If customers can’t resolve their questions through automated chats then it’s up to the agents whether customers will decide to stay and engage or leave the relationships.

The queries that are now coming into the contact center are complex, multi-threaded issues that need people who are empathetic problem solvers. Human agents are often tasked with managing escalating interactions with customers who are coming into the conversations with ongoing negative experiences.

Therefore, the bar for positive CXs is much higher. As a result, contact center average handle times (AHTs) are on the rise. What used to be three-to-four-minute calls centered mainly around lower-level questions or requests are now clocking up to six to eight minutes on complex and sensitive issues.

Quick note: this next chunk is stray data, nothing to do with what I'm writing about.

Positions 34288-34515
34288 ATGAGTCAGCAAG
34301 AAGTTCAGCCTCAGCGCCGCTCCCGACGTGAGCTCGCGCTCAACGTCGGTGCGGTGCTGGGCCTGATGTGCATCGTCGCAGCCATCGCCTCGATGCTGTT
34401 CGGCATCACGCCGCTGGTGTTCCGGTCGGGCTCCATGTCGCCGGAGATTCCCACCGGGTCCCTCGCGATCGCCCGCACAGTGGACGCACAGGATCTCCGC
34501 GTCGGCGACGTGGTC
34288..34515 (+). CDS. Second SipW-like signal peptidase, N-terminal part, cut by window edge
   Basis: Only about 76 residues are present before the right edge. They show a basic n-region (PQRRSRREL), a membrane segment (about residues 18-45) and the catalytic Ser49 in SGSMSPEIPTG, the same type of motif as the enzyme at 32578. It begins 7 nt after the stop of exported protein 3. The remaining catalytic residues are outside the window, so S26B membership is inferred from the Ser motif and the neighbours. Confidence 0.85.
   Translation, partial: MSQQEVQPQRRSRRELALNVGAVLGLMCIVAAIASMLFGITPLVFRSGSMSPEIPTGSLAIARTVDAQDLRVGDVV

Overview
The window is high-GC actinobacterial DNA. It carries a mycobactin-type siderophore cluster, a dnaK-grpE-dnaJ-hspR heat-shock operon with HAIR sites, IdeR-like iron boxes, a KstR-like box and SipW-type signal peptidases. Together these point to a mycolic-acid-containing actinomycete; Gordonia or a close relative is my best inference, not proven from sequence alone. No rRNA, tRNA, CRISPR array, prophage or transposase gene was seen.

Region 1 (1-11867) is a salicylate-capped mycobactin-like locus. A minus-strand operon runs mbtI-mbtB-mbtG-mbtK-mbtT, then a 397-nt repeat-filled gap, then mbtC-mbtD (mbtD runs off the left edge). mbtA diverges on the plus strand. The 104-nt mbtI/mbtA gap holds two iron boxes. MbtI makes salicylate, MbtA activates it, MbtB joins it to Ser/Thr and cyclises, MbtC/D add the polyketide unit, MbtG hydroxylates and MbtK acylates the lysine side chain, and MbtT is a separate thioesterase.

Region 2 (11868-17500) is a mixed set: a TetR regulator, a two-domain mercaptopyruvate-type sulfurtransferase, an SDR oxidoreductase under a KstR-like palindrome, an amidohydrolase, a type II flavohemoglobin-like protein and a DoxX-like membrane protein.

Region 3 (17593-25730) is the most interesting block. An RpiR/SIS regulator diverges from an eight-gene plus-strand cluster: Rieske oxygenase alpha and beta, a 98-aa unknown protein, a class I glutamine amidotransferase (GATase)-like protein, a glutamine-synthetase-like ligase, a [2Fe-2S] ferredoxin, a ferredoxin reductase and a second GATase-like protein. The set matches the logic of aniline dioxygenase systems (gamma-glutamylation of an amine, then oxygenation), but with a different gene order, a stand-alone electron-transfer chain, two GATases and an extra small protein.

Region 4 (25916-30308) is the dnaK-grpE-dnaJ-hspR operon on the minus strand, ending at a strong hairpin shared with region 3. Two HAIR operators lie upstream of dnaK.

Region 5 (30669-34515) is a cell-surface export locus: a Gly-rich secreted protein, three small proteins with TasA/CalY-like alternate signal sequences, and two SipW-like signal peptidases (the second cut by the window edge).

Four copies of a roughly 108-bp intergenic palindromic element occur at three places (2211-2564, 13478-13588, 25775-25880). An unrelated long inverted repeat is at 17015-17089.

The combination of super-skilled agents and smart technology support have enabled contact centers to step up and deliver better live experiences over the past year. However, customer expectations are dynamic, and often the last experience is the one they take with them.

Moving ahead, it will be critical for businesses to continue investing in the ongoing training and tools that empower a dynamic, skilled, and mobile workforce.

Lesson 3: Automation is a game changer that empowers, not replaces, super-(human) agents

Automated systems are amazing sidekicks for the modern contact center’s super-agents. At the beginning of the COVID-19 pandemic, customers frequently experienced significant delays in customer contact and service, often with hours of wait time in the phone queues before they could reach live agents.

As you can imagine, this created a very negative experience cloud, and customers shared their experiences readily through social media and word-of-mouth. Businesses had to pivot quickly to address customer expectations for shorter wait times and better live agent performance, and they did.